Oppression in Jesus’ name

Creative commonsOne of the things that gets me riled up is the conflation of things done in the name of a religion by fundamentalists with the actual teachings of said religion. Case in point, America in 2018 is being enthralled, in the most negative sense of that word, by fundamentalist “Christians” who are gleefully celebrating every oppressive thing the current administration does. This gives many non-Christians the idea that this sort of racist, misogynistic, militaristic, bigoted, authoritarianism is what Christianity is all about. Nothing could be further from the truth– the same can be said of Islam, Judaism, Hinduism and Buddhism as well, each faith has its own issues with its core teachings being perverted by violence, oppression, and coercion. Each faith has at its core, a version of the golden rule, which if enacted would preclude oppressing anyone.

This week a Methodist minister called out Jeff Sessions’ oppressive tendencies at a public gathering by reciting a passage from Matthew 25 in which Jesus pronounces judgment upon those who fail to welcome the stranger, feed and clothe the poor, visit the sick and those in prison. The pastor, using his prophetic voice, then asked Sessions, a Methodist, to repent. Why? Because Sessions is an authoritarian who clings to the old slave-holder religion and appeals regularly to “law and order,” which is the opposite of grace. He favors internment camps, strict immigration policies, mass incarceration, and warfare. He has been credibly accused of racism multiple times. (1) As Attorney General of the United States he wields enormous power and influence and thus far he’s used it to oppress marginalized peoples from various walks of life. And he’s doing it in Jesus’ name.

How so many people who claim to follow Jesus, can do this is a mystery to me. White evangelicals voted for Trump at around an 80% clip despite his obvious racism, bigotry, and repeated calls for violence on the campaign trail. Trump’s support is still strong among people in that demographic. Yet, Jesus was incredibly clear about his stance towards oppressive institutions. He carried on a tradition of Jewish sages denouncing oppression from government and religious officials. He articulated and expounded upon the golden rule found in the Torah. His parable of the Good Samaritan is my personal ‘canon within the canon’. In Luke,  Jesus teaches that even someone who was despised as much as the Samaritans were by the Jews of Jesus’ time is our neighbor. And to them we are to show mercy. In other words, think of the person or group you despise the most–for me it is people who dehumanize, marginalize, and kill others for profit–and show them mercy. Grace. Compassion. Beyond that, we are to love our enemies and bless those who persecute us, and resist oppression nonviolently. At least, we are to do all those things according to Jesus. If we aren’t going to listen to Jesus and follow Jesus, why bother claiming to be a Christian?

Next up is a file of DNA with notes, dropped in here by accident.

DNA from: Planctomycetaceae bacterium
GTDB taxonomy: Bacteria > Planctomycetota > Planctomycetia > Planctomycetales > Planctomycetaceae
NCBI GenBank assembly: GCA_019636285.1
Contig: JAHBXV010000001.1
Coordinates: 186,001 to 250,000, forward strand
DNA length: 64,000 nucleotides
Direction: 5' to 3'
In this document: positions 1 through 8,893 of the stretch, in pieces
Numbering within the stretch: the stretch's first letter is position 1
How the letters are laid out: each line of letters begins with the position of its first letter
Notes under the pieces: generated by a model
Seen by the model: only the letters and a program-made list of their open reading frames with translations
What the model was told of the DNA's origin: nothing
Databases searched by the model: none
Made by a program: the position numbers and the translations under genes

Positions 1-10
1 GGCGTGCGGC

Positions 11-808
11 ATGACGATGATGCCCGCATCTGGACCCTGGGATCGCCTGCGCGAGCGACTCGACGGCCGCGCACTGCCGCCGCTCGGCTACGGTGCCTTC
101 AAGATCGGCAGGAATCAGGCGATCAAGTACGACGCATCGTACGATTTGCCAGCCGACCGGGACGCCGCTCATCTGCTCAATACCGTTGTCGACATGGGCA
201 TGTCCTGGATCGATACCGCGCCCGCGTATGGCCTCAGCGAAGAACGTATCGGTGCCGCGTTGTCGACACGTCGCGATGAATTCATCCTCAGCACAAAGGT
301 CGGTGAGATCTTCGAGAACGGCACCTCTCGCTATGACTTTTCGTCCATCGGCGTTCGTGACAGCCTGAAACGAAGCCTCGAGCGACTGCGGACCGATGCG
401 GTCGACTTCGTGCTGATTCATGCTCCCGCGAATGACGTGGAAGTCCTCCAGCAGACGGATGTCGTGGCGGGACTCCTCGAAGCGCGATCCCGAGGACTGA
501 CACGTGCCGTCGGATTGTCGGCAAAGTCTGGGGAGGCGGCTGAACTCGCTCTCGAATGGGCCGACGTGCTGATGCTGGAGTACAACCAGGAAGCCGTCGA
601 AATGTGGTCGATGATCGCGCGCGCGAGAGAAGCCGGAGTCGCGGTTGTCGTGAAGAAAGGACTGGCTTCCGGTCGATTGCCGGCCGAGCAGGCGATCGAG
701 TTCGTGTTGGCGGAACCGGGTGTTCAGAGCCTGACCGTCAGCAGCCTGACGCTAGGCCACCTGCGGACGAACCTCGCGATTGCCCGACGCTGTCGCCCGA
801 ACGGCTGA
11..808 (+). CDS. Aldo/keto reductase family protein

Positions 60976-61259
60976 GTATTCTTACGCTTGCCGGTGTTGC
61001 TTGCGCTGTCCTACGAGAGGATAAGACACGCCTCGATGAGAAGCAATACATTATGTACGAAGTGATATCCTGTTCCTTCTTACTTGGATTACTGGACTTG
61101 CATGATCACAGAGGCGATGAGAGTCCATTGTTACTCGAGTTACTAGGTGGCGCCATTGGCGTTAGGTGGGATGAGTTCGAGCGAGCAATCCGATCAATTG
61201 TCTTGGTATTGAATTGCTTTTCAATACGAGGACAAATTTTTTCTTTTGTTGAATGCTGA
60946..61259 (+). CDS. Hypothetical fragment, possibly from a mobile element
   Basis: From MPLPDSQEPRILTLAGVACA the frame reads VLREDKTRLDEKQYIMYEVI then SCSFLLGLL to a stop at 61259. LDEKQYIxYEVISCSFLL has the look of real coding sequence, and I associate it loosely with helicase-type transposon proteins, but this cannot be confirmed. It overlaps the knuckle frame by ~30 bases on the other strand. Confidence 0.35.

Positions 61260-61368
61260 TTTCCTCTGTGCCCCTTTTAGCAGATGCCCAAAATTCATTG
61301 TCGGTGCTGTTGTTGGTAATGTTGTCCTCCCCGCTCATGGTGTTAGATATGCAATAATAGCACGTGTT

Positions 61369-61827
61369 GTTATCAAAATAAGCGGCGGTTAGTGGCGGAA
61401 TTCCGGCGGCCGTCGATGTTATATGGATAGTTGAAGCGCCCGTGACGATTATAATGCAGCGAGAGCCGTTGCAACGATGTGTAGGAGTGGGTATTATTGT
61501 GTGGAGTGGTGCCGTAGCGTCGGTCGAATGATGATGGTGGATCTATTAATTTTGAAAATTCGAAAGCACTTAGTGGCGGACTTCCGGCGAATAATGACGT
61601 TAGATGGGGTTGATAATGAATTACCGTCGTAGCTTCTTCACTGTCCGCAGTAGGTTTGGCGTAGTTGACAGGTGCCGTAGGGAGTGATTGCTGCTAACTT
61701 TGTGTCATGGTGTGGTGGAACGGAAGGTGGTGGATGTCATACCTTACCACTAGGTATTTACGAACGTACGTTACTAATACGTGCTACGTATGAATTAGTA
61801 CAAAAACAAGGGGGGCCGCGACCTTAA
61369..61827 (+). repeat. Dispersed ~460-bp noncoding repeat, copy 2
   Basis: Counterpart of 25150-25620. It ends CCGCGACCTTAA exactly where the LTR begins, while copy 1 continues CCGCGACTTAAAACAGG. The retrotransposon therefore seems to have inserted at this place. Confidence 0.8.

We can not follow Jesus by oppressing people who are different from us, be they a different race or ethnicity, religious background, nation of origin, gender -regardless of whether they are cis male/female, transgender, intersex, identify as non-binary, or have Kleinfelter Syndrome (2), sexual orientation (whether we understand it or not), or illness (be it mental or physical), injury, or other debilitating, life altering circumstance.  Oppression and the teachings of Jesus are completely INCOMPATIBLE with one another. Introducing legislation that favors one religion over others is oppression. Enacting and enforcing laws that systemically oppress others is a sin. Creating an environment of fear, by inciting violence and lending legitimacy to hate-speech,  which makes marginalized groups fear for their safety during the course of their everyday lives is a sin. Governments and moneyed interests have been doing this for millennia. In the U.S., it is still being done in Jesus’ name, just as it was when European invaders wiped out native peoples and when the enslavement of Africans was justified in Jesus’ name. The latter  led to the formation of the largest Protestant denomination in America, the Southern Baptist Convention. A denomination largely made up of white people. I grew up Southern Baptist  in an all white church in Texas and was never once told of its racist history.

The teachings of Jesus and the Book of Revelation make it clear that we are to resist oppression nonviolently rather than aid and abet empire. Paul teaches in his letter to the Galatians, that in Christ there is no room for division, for all are equal. As a theologian I can affirm that Donald Trump is NOT God’s anointed leader who will help bring about “the Rapture” because the “Rapture” isn’t really a thing unless you’re a Dispensationalist, and if you are, look into its history. It’s bogus theology. Trump’s presidency may be the catalyst for more truly awful things, some of them with global implications, but it will not make Jesus come back again. (3) If the people, places, and things that we support engage in oppression then it’s time that we all rethink our support. That means examining our politics because that arena has so much potential for harming or helping others, and then adjusting accordingly. We are to love as Christ has loved and to live as if the Kindom of God were here now (hint, doing so brings it about). We must stop oppressing in the name of Jesus.

Peace be with you.

Dillon Naber Cruz

 

(1) Jeff Sessions – 10 Things to Know

(2) Kleinfelter Syndrome

(3) Heretic Happy Hour: End Times Exposed

 

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